For foodservice design firms like Webb, video conferencing was on its way to playing a more prominent role in how they manage projects and work with clients. “If you would have asked me a year ago, I would have told you everything is going toward video conferencing,” Coca said. “So, connecting with clients has been easy. What’s harder is connecting to your team. Our team leaders are meeting with their groups every day and then we have our weekly meetings.”
The bigger the firm, though, the greater the challenge in staying connected. Ricca Design, for example, operates six design studios in the U.S. and three abroad. To keep everyone connected, the company hosts weekly town hall meetings. “We try to keep it fun and lively and make sure everyone is good,” Condenzio said. And in between those calls, associates stay connected through email and chats. “Everyone is fine. Nobody’s family members are ill as of yet,” Condenzio added. “We are all used to working with webinars, but we are not used to working in complete confinement.”
The Ricca team has created a safe haven in the company’s Denver office. Only one partner and associates from IT and finance now go to the office, just to keep the company infrastructure working. Everyone else is working remotely.
“It was an easy transition, maybe two or three days to get people set up at home,” Condenzio said. “Folks used to working off their desktop computers had to adjust, and we had to adjust to people’s home internet speeds. I think everyone is experiencing similar things like these. But with today’s tools that has everyone working in the cloud that has made things pretty easy for us.”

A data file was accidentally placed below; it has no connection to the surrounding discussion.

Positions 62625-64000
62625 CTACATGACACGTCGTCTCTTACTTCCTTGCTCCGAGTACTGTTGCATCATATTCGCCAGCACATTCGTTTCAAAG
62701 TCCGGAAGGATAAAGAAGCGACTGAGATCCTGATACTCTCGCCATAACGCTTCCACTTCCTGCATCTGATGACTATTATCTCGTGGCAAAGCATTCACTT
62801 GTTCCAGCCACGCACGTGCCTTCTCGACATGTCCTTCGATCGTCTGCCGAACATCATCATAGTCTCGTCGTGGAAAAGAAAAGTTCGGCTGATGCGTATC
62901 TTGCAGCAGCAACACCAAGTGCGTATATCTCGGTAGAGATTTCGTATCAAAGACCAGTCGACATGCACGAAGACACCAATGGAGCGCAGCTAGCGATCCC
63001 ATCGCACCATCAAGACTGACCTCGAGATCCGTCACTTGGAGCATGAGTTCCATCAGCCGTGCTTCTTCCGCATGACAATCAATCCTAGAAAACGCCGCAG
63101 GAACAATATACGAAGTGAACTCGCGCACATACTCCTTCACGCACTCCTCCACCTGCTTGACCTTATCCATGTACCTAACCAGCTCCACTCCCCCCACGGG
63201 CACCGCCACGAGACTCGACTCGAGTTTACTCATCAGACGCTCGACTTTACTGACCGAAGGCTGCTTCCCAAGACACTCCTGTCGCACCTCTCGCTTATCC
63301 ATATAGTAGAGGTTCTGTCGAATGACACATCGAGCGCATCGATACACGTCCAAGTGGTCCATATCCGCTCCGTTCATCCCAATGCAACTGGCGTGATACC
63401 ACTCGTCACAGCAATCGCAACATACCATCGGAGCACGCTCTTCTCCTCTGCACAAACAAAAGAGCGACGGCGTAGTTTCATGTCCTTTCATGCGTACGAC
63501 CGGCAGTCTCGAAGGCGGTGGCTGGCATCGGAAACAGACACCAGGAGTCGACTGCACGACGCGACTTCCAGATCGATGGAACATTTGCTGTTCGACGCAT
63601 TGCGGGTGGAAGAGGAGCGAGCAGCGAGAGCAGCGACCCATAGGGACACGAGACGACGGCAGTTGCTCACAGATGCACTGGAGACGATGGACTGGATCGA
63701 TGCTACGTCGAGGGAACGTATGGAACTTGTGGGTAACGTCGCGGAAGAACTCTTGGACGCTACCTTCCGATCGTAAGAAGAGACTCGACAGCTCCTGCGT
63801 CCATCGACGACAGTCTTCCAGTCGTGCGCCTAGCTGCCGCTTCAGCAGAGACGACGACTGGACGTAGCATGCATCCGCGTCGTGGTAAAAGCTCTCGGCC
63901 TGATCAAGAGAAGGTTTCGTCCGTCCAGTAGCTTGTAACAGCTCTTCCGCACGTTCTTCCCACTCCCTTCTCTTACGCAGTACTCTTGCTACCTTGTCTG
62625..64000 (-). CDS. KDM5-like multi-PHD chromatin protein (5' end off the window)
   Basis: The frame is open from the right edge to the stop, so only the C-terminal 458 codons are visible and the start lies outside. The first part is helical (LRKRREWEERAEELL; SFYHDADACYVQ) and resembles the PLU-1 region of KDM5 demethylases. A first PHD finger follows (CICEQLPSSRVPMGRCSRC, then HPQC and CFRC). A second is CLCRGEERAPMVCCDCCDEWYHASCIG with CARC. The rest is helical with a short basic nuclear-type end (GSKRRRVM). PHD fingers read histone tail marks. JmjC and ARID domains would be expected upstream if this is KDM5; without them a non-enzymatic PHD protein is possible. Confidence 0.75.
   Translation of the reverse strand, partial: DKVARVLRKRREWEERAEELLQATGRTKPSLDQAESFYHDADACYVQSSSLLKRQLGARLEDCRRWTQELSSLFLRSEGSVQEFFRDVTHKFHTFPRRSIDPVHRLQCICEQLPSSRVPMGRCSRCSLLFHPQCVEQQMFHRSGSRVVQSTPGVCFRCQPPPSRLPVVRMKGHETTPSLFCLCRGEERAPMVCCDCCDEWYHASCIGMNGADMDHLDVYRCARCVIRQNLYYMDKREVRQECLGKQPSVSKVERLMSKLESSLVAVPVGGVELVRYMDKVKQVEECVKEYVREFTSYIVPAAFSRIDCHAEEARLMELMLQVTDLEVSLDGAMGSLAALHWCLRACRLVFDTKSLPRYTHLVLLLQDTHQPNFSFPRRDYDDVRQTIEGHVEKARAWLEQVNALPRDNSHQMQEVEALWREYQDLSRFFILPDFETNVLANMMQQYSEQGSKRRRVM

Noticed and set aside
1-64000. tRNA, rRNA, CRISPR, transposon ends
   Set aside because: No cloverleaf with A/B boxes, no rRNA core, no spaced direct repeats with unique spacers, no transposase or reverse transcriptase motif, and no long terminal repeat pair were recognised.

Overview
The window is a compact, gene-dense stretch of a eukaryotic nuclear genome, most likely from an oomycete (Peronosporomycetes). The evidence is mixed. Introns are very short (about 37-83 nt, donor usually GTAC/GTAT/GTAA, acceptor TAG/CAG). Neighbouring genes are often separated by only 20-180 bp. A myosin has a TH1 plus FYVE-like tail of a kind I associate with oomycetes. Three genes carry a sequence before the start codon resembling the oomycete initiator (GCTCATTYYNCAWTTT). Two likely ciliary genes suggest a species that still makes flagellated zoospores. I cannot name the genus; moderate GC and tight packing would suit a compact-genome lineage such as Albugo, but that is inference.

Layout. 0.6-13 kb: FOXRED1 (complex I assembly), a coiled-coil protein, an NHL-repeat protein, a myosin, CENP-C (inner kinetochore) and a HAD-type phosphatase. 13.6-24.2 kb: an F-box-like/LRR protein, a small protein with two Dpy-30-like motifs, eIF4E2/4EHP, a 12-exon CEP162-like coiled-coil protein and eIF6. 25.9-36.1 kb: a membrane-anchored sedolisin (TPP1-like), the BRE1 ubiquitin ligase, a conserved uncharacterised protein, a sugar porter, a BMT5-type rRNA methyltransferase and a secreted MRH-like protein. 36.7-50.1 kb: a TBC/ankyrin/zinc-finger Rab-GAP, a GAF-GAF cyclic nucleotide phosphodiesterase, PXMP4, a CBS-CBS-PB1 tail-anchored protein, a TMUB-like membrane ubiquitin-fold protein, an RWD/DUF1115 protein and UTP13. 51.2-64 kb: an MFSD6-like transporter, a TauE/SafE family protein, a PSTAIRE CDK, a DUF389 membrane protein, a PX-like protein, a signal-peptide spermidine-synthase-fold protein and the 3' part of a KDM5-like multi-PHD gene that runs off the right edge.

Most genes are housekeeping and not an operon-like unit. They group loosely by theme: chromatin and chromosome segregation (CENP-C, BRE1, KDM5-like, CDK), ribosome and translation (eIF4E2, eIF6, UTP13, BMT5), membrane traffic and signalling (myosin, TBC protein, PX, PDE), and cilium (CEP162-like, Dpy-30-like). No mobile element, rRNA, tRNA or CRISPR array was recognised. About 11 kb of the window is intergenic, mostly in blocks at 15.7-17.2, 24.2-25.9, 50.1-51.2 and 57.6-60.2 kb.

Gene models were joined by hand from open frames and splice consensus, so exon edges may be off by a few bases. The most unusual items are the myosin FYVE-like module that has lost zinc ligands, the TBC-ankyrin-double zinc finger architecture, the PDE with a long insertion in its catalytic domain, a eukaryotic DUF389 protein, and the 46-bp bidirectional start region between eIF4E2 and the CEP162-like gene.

One positive side Coca sees from all of this is it gives members of individual teams the opportunity to build stronger one-on-one connections. “It’s been nice to see people checking in on one another. Some of the habits we are creating remotely can be a benefit once we come back into the office,” Coca said. “Yes, we have team building exercises, but we don’t always connect one on one.”
Carlson asked the Rippe Associates’ team to share a picture of their home office chairs. “Boy, there was some grim chairs,” he said. And then he had them take a picture to see who had the best view from their home offices. A Rippe associate who lives on a farm won that one.
These may be welcome diversions, but such tactics also serve another purpose. “These are the people you used to see every day and now you have the chance to learn more about them in a different way,” Carlson said.
This time is also a chance for foodservice designers to assess how they will work with their customers once things start to return to normal. “We are taking this time to anticipate customer expectations and anxieties in the future,” Carlson said. “We’re used to spending two days a week on a plane and I don’t think anyone misses that. But we are wondering if our clients might want fewer in-person meetings? We’re not sure but I think there will be a lot more video meetings. But we’re not entirely sure how this will impact client behaviors.”
Despite the present-day challenges, foodservice designers continue to maintain a cautiously optimistic outlook. “I remain hopeful and want to believe the CARES [coronavirus aid, relief and economic security] Act is the stimulus that we need and will carry over to this industry and keep us going,” Condenzio said. “The downturn is based on a virus and not a weakness in the economy, like ones caused by technology or real estate. I am hopeful but not naïve about the reality of what we face.”
In addition to the short-term challenges, foodservice designers continue to assess the future, too. “You can look at the doom and gloom of all of it, but you can also look for the opportunities that are out there,” Coca said. “And you have time to consider what kind of company do we want to be when we come out of this.”